The International Radiation Protection Association
The Society for Radiological Protection is the UK Associate Society affiliated to the International Radiation Protection Association (IRPA). IRPA is recognised by its members, stakeholders and the public as the international voice of the radiation protection profession in the enhancement of radiation protection culture and practice worldwide. Membership of IRPA is via national and regional Associate Societies of which there are currently 52 representing 66 countries. SRP's Committee for Liaison with IRPA and Partner Societies (CLIPS) has responsibility for liaison with IRPA and various documents are available on the CLIPS page in MySRP (members only).
Dr Bernard le Guen
How long does it take to calculate the radiation dose rate from, say 50TBq of Co-60 that's 10 m away? Calculating this by hand might take a few minutes - especially if you don't happen to remember the gamma factor for Co-60 and need to look it up. Oh - if you're interested, the dose rate is about 180 mSv/hr...if the calculator I used was updated with the most recent gamma factor, anyways.
That's the science. If you're sitting an exam your work might be done at this point.
If you're an RP professional, your work is just beginning.
- If you're a university Radiation Protection Officer, this is a very high dose that you are going to need to protect people from. You'll need to establish safe boundaries, find out how the source came to be where it's at, notify your regulators, develop a recovery plan, and it might be months before you finally put this event behind you.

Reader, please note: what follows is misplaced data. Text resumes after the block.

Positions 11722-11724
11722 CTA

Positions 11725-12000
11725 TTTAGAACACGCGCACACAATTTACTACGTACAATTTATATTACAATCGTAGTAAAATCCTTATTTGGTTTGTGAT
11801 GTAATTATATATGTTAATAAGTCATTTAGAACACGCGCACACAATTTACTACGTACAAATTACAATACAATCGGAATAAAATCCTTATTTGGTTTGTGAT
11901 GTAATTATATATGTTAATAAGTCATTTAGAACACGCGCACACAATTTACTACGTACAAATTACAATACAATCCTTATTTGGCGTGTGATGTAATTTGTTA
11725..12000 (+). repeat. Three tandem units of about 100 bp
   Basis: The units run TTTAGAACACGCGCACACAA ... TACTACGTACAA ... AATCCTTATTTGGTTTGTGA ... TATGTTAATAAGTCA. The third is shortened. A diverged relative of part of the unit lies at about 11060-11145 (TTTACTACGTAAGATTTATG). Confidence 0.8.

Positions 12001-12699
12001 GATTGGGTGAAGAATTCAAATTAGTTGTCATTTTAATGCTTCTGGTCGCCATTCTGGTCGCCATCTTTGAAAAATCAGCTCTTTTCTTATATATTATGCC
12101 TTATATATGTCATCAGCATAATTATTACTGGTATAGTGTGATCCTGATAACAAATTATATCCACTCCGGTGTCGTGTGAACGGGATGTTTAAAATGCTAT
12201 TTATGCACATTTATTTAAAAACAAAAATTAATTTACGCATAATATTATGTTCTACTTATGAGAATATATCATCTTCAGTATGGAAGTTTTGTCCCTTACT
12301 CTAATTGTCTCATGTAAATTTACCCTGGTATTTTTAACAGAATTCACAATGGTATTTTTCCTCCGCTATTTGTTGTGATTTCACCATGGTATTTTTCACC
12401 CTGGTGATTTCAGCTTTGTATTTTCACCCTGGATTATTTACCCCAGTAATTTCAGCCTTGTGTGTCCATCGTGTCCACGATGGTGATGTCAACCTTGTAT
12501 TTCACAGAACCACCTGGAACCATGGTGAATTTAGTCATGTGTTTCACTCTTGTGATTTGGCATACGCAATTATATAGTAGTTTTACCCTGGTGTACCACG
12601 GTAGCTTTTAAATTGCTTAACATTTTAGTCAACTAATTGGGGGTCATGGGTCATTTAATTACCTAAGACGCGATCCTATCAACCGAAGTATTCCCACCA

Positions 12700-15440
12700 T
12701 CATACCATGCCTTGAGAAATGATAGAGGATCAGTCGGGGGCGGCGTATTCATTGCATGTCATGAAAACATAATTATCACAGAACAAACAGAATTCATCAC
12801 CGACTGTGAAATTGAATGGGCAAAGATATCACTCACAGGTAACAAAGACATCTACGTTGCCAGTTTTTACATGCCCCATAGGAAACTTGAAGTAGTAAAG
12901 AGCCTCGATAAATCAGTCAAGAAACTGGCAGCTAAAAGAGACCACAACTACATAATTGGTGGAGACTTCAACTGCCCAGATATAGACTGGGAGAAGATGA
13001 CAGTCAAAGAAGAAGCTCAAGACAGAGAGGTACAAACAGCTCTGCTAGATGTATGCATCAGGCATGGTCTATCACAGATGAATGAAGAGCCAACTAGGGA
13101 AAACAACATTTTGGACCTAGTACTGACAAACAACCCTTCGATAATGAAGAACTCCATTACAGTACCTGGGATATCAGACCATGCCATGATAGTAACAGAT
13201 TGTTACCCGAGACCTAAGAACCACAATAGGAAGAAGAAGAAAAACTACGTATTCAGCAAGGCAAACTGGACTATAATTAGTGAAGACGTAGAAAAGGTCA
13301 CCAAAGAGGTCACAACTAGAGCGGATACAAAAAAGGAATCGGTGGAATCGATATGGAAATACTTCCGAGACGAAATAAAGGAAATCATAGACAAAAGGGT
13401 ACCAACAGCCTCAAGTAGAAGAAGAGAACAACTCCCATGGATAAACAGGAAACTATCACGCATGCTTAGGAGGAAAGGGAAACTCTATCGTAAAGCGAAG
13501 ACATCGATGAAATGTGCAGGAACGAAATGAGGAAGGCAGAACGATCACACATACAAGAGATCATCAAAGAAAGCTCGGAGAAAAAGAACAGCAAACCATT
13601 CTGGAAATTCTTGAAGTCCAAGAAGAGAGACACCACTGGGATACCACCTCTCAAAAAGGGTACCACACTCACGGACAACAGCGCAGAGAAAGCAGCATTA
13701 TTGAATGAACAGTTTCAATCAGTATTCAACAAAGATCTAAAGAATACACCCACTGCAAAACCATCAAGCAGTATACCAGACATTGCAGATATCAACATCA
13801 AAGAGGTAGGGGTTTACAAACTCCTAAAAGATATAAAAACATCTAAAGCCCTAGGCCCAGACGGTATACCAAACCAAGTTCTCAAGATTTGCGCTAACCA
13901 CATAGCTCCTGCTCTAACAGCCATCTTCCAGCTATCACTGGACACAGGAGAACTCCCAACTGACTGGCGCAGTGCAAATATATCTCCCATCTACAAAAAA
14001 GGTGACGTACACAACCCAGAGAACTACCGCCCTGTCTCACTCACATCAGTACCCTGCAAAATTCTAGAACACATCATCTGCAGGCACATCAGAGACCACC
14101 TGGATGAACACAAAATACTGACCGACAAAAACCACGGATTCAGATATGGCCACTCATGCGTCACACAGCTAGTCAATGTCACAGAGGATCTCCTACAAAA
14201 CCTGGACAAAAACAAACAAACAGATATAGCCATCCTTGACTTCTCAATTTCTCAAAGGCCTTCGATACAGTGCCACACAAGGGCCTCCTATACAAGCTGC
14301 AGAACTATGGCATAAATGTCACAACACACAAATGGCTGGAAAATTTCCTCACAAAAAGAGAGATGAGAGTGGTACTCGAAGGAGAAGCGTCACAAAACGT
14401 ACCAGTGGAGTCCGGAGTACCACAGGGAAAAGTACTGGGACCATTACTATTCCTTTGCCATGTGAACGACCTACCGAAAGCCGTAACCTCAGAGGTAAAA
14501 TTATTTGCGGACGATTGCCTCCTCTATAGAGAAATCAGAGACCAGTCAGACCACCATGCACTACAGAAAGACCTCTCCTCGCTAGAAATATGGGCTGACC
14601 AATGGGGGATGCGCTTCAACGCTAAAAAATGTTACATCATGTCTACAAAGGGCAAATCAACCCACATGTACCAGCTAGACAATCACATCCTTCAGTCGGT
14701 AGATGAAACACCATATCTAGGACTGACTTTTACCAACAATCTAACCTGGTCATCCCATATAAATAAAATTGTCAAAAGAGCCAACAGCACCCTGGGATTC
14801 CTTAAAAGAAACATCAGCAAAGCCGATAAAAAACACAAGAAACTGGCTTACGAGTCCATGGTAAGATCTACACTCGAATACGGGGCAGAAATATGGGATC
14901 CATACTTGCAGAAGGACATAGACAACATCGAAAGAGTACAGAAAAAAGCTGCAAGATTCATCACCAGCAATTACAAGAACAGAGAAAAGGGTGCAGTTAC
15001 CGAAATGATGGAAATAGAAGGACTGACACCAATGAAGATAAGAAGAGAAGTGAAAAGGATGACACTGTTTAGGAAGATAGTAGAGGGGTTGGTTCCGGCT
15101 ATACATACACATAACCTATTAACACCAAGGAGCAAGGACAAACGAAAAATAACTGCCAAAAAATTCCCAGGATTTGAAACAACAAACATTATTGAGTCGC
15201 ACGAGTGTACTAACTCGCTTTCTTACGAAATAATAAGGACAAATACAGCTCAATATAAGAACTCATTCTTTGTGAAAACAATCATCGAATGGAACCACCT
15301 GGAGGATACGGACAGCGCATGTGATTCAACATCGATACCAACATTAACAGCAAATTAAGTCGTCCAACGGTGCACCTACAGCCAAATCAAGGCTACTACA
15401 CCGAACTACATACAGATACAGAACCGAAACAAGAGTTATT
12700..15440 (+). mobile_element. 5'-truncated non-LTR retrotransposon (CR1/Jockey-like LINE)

- If you're a radiation oncologist, you'll (hopefully) realise that this isn't quite enough dose rate to treat your patient's cancer in a reasonable amount of time and your patient will need to be moved closer to the source.
- If you're an industrial radiographer, you simply need to collimate your source, set your radiation safety boundaries appropriately, and proceed with your next 'shot'.
- If you're an ALARA (As Low as Reasonably Achievable) engineer overseeing the replacement of ion exchanger resin, main coolant filters, or replacing bearings or valve seating surfaces at a nuclear power plant then you need to determine the appropriate shielding to protect the workers, develop an ALARA plan for the project, and institute fairly significant radiation safety controls to make sure the work is done properly without any excessive exposures. And if you're the regulator at this plant, you're going to want to dig through the work plans and all of the calculations to make sure there are no errors.
I could keep going, but you get the picture. Very frequently, calculating 'the number' is the easy part of our jobs in radiation protection ...but there's far more to our profession than calculations and, in many cases, it's what we do with our results that matters far more than the calculations themselves.
It is essential that we, as scientists, wield our tools as best we can, that we keep up as our science advances, and that we make every effort that our results and the ensuing recommendations or conclusions be firmly rooted in science. But we must also remember that the most important part of our work is yet to come - that we must often be able to convey the important parts of our work to non-scientists, and sometimes to be able to apply these results to our society as a whole. If we have only our science, we can do only a part of our work.